The Hermitage presents anniversary of the Battle of New Orleans
Posted: Friday, January 15, 2010 12:45 pm
Second Vice President National Mrs. James G. Roberts took part in The Hermitage
Wreath Service on the 195th anniversary of the Battle of New Orleans held at the Hermitage on Friday, Jan. 8, 2010.
The program was held inside the Andrew Jackson Visitor’s Center Auditorium because of cold weather.
The Tennessee Army National Guard Color Guard gave the posting of colors.
The welcome was given by Honorable George C. Paine, II, chief judge and past regent of the Ladies Hermitage Association. He also led the Pledge of Allegiance to USA Flag.
Rev. Jim Moran, from Hermitage Presbyterian Church, gave the invocation.
Remarks were given by Congressman Jim Cooper, from the 5th Congressional District of Tennessee. “General Andrew Jackson’s victory took place on a cold, foggy battlefield at Chalmette just below New Orleans. This shocking American victory was the final and pivotal battle of the War of 1812, ending the three-year war with Britain. Gen. Jackson defeated a British invasion on American soil even though his ragtag army was greatly outnumbered, forever marking Andrew Jackson as an American military hero. The Battle of New Orleans changed the course of American history, giving the young country a sense of civic pride and military power, and sent a country lawyer and Tennessee farmer named Andrew Jackson into the White House,” said Cooper
Mrs. Roberts talked about the Tennessee and National Society of United States Daughters of 1812. There were only four Tennessee 1812 daughters in attendance due to the inclement cold weather. The four Tennessee 1812 daughters were Aline Roberts, Colleen Spears, Felicia Wilt and Teresa Deathridge.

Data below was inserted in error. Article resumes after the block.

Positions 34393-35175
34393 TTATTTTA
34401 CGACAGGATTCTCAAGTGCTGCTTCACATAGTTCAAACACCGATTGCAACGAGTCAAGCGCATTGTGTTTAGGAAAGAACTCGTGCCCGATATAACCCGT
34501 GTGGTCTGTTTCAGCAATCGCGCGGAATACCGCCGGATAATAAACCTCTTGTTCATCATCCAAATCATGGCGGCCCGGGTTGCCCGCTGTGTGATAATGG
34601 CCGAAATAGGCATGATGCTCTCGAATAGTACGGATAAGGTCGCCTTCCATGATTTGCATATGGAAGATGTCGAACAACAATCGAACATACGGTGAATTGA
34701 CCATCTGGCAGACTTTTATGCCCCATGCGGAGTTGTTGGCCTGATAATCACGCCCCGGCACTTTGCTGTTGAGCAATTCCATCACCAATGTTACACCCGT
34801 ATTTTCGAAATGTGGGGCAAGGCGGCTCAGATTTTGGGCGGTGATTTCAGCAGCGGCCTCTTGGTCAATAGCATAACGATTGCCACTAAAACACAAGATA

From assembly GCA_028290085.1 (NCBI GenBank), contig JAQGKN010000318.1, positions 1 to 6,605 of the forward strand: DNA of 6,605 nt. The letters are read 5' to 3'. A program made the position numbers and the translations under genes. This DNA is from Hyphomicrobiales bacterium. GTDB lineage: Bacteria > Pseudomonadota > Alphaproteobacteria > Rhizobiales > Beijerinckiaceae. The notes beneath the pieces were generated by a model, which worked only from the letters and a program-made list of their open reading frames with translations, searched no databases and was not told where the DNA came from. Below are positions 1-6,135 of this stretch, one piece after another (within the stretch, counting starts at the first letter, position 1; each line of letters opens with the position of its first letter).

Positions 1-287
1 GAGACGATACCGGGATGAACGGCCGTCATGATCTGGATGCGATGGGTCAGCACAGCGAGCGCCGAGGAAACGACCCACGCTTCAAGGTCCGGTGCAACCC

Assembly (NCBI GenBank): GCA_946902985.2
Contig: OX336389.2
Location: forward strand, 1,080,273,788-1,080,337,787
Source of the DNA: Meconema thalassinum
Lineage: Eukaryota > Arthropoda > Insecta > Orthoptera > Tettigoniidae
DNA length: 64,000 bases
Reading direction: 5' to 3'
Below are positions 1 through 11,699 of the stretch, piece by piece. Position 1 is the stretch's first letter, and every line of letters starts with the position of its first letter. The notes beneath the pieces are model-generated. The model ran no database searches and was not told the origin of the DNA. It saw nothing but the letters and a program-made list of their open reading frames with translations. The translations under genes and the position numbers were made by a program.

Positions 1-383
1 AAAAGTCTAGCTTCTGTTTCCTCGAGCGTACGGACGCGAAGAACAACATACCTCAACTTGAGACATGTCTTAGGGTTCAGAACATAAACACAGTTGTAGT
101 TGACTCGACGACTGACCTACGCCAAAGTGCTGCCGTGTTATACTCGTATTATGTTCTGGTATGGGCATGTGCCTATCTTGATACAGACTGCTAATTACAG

President and CEO of the Hermitage Howard Kittel gave the closing remarks.
Following the program, everyone in the room marched to the Jackson Tomb for the Commemoration and Placement of Wreaths. Congressman Jim Cooper placed a magnolia
leaf wreath on Andrew Jackson’s tomb. Honorary Tennessee State President and second vice president National of United States Daughters of 1812 Aline Roberts placed a magnolia leaf wreath on Rachel Jackson’s tomb.
Following the service everyone was welcome back to the Garden Café to enjoy a complimentary cup of hot chocolate or coffee.
In the Visitor’s Center, Curator of Extension Services from the Tennessee State Museum Myers Brown had a table display set up for all to see on what an 1812 soldier would wear during the war and what he would carry to eat. Myers was also dressed as an 1812 soldier.
Tennessee State President Mrs. Joe E. Reynolds was unable to attend because of bad road conditions.
My husband, James Gary, accompanied me on the trip. We had a delightful time.